Alastair Borthwick was a talented author who was able to write about two completely different topics. His first success, the book “Always A Little Further,” was about travelling and climbing in Scotland. His second book, “Sans Peur,” was about the horrors of the second world war. Borthwick drew from his own experience to write engaging works of literature regardless of the topic.
Alastair Borthwick was born in Rutherglen, Scotland but was raised in Troon. His family moved to Glasgow when he was 11. Borthwick left high school when he was 16 to become a copytaker at the Evening Times. Following the Evening Times, he worked at the Glasgow Weekly Herald where he wrote the women’s, children’s and film pages due to the paper’s small staff.
Borthwick discovered rock-climbing from the open-air section of the paper. Throughout the 1930’s he wrote about the subject, culminating in his book “Always A Little Further,” which was published by Faber and Faber. The book was instantly successful due to its excellent characters, vivid descriptions, and engaging action sequences.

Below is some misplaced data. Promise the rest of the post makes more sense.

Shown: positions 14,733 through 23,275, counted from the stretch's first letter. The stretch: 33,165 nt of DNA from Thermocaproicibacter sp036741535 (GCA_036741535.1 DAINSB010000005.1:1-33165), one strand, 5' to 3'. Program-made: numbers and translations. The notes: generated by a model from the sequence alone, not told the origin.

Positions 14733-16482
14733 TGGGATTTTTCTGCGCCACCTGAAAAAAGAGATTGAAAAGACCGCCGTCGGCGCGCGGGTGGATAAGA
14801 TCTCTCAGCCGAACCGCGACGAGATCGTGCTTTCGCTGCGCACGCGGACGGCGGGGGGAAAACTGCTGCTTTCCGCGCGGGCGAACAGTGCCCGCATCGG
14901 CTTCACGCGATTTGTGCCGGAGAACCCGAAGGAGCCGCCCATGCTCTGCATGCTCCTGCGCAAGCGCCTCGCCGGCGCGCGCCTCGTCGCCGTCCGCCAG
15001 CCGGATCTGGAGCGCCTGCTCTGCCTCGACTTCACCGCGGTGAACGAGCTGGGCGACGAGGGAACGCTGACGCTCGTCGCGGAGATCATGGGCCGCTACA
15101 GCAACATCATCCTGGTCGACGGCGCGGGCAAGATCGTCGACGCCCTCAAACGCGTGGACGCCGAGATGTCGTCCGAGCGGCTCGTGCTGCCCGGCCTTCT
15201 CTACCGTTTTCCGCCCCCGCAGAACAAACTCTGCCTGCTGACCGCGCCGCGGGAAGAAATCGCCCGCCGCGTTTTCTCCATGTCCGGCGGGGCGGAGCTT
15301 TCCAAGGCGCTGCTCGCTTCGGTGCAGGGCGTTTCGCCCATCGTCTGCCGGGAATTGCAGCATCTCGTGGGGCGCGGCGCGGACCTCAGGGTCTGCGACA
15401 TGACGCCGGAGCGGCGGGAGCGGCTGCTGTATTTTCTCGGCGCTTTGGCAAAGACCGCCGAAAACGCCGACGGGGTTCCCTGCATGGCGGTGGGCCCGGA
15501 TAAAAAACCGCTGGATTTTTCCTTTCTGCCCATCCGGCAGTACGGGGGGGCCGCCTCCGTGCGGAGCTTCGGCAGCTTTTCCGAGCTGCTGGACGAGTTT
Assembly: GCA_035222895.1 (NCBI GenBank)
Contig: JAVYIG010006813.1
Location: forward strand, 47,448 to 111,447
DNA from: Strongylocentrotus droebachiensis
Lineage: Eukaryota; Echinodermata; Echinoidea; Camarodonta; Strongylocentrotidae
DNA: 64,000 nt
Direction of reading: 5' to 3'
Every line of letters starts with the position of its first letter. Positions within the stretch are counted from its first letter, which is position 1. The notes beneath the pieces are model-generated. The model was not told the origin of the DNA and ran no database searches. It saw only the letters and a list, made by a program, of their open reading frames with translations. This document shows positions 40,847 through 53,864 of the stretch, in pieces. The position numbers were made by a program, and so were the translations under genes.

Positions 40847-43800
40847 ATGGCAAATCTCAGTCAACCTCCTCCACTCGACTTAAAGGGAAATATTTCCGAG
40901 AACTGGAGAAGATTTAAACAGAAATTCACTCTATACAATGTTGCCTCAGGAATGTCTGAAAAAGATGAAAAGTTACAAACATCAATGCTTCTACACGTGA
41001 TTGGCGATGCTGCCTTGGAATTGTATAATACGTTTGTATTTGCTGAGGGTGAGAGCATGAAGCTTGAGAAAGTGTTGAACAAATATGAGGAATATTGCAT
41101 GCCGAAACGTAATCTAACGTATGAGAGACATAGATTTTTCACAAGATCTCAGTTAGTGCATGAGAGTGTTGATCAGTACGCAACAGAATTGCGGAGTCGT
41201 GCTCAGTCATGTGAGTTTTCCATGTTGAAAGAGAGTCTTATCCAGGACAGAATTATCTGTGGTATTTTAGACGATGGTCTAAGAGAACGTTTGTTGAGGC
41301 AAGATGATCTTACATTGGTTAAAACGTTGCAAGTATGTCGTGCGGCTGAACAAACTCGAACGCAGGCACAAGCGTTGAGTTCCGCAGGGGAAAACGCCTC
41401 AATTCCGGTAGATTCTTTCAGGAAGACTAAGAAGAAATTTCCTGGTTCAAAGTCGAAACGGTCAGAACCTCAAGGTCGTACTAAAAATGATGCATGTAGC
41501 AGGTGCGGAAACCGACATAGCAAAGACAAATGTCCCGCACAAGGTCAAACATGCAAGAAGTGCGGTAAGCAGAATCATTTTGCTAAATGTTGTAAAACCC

While Borthwick was working on “Always A Little Further” he moved from Scotland to London. After working with the Daily Mirror and Empire Exhibition he began to work for the BBC. He gained further success through his radio broadcasts about the outdoors and Scotland.
When World War 2 broke out, Alastair Borthwick enlisted. He reached the rank of captain with the 51st Highland Division’s 5th Seaforth Highlanders. He was excused from attendance at parades towards the end of the war to write up the battalion’s experiences. This resulted in his book “San Peur” which was published in 1946 by a small Sterling publisher. It received critical acclaim for its accuracy, immediacy, and graphic quality.
After the war Alastair Borthwick moved to the countryside with his wife. They had a son, Patrick. The BBC gave him a three year series on post war Scotland. In the 1960’s he began to work for Grampian TV where he both scripted and presented programs on a variety of subjects. He died in September of 2003, at the age of 90.